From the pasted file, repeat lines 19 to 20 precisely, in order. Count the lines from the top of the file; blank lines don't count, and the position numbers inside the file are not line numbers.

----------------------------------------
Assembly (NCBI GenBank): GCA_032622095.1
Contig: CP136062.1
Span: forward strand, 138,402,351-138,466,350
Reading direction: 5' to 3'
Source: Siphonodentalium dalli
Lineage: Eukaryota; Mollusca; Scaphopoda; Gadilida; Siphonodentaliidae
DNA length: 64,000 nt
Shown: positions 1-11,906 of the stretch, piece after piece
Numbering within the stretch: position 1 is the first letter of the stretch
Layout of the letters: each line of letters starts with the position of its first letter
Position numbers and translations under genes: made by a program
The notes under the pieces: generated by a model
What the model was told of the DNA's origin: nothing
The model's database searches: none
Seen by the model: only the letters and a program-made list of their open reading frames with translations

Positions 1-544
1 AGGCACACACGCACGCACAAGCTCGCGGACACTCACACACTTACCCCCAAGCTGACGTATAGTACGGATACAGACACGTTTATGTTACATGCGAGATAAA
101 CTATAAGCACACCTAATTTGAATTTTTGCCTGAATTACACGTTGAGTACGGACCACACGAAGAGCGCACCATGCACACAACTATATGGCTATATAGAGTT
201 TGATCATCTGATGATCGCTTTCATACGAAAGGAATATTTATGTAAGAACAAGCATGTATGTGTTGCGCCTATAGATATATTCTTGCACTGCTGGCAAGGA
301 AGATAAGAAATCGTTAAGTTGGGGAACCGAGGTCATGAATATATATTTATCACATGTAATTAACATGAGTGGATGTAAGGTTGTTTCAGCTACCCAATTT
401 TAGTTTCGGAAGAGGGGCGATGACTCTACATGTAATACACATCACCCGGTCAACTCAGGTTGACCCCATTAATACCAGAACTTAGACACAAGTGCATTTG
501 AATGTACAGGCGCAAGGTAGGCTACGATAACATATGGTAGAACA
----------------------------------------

201 TGATCATCTGATGATCGCTTTCATACGAAAGGAATATTTATGTAAGAACAAGCATGTATGTGTTGCGCCTATAGATATATTCTTGCACTGCTGGCAAGGA
301 AGATAAGAAATCGTTAAGTTGGGGAACCGAGGTCATGAATATATATTTATCACATGTAATTAACATGAGTGGATGTAAGGTTGTTTCAGCTACCCAATTT